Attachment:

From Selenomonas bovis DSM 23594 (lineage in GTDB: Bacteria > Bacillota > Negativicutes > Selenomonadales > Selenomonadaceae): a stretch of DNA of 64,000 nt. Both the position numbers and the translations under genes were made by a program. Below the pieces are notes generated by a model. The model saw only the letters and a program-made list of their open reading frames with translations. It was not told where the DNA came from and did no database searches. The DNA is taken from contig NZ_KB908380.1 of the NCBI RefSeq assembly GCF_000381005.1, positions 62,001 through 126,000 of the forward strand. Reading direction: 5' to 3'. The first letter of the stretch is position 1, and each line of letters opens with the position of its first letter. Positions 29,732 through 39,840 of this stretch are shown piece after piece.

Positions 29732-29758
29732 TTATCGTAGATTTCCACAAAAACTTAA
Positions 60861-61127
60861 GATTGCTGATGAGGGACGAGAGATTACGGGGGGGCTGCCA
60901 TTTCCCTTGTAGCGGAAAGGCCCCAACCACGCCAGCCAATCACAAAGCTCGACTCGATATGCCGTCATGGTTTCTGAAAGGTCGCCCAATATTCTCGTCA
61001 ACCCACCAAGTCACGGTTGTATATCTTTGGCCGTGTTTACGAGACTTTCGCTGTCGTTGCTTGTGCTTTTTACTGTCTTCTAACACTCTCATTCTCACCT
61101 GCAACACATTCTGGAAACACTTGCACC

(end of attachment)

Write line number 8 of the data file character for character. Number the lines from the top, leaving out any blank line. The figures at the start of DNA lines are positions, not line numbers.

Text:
61101 GCAACACATTCTGGAAACACTTGCACC